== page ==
As colleges and universities gear up for the fall semester, many students are likely scrambling to finish one last task: summer reading.
Many schools require incoming freshman, and sometimes the entire student body, to read one book in order to create academic and other connections across the campus community.
Here’s what several of our member institutions are reading for this fall:
Lansing Community College (MI)
All students, staff, and faculty at Lansing Community College (LCC) have been encouraged to participate in OneBook #OneLCC, an initiative the college describes as a shared community reading experience.
Books are chosen by a college-wide steering committee with representation from faculty, staff, and students. Titles typically selected include a range of issues to reach across many disciplines, such as science, history, and health and must support critical thinking and robust conversations.
When the project kicks off Aug. 27, LCC will begin hosting a year of programming including several special events, discussions, exhibits, and scholarly lectures about this year’s selection, The True American, by Anand Giridharadas. LCC is seeking to conclude the year with a visit from the author.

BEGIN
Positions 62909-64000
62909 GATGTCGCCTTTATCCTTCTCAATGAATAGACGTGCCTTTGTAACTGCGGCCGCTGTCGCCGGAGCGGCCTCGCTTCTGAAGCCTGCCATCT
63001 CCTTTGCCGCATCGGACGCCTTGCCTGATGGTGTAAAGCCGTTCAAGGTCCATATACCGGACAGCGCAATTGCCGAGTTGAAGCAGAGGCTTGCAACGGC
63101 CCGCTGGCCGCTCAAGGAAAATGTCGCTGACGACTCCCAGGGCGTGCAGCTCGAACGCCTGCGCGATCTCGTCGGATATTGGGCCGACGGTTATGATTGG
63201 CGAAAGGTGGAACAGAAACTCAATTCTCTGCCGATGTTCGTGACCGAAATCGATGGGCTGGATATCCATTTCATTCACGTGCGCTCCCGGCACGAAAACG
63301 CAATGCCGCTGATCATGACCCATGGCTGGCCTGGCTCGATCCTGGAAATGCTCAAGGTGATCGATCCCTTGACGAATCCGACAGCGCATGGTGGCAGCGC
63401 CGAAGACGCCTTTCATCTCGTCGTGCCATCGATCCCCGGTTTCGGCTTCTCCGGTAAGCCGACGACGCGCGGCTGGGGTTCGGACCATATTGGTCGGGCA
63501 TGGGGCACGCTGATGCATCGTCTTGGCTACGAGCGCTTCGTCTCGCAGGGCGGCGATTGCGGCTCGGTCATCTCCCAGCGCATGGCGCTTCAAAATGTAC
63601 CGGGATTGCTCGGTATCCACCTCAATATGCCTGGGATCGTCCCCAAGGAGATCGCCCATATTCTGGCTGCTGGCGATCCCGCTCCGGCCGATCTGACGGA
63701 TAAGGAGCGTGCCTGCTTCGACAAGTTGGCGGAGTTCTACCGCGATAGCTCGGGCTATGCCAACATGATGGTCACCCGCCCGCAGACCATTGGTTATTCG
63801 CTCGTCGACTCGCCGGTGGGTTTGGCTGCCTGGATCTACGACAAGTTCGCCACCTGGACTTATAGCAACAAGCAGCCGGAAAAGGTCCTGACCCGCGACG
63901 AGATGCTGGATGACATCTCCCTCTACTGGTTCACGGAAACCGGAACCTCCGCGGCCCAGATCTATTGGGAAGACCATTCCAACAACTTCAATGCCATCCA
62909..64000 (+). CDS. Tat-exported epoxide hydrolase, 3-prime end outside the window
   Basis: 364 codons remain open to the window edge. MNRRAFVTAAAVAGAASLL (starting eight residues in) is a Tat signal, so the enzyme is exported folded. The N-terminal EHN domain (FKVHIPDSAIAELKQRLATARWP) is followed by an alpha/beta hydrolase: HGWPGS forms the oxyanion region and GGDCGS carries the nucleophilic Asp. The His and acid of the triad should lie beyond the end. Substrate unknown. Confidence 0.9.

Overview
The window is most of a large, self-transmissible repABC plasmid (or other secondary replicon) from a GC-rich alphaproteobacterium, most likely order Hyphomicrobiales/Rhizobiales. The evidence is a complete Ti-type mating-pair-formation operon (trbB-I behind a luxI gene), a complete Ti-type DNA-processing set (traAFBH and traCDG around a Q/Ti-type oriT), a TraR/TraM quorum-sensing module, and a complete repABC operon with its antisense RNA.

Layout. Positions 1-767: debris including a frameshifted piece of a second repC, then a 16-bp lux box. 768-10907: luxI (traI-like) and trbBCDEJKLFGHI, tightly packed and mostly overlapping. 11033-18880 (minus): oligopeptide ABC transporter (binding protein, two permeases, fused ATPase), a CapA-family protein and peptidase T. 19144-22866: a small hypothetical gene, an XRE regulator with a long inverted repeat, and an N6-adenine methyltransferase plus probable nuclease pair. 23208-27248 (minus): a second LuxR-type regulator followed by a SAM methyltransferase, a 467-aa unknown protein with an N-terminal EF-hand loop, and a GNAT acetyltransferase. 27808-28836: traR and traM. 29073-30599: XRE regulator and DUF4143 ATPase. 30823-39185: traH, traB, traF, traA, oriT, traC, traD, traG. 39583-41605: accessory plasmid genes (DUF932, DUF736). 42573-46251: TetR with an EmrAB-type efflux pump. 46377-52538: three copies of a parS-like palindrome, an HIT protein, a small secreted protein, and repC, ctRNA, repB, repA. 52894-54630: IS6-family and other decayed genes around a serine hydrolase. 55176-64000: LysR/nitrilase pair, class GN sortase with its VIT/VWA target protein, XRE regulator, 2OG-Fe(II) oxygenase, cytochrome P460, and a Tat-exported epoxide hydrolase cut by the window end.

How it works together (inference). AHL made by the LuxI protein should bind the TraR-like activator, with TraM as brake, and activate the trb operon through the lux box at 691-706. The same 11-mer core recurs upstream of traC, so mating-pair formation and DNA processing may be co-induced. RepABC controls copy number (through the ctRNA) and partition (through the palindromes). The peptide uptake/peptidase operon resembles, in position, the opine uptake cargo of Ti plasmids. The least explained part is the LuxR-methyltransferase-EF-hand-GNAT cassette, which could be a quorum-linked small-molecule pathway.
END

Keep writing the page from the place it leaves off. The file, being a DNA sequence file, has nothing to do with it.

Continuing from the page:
Stanford University (CA)
Hennessy focused on books that will teach students stories of resilience and perseverance, ideals he hopes will serve them well in their time at Stanford and beyond. Faculty members will lead online discussions about the books and Hennessy will moderate a panel with several of the authors during New Student Orientation.
Hennessy’s selections this year are: This Boy’s Life, a memoir by Tobias Wolf; Cane River by Lalita Tademy; and The Innovators, a nonfiction book by Walter Isaacson about the individuals who created the digital revolution.
Penn State University, New Kensington
Students at Penn State University, New Kensington spent their summer reading about a pressing and controversial environment issue in The Boom: How Fracking Ignited the American Energy Revolution and Changed the World, by Russell Gold.
The book is part of the school’s First Year Summer Reading Program, an annual initiative to encourage students to think critically about their community and get a taste of what college is like. When students arrived on campus earlier this month for Pride Days, they participated in small group discussions, with more book-related events planned for this fall.
Share with us what your campus is reading this summer in the comments.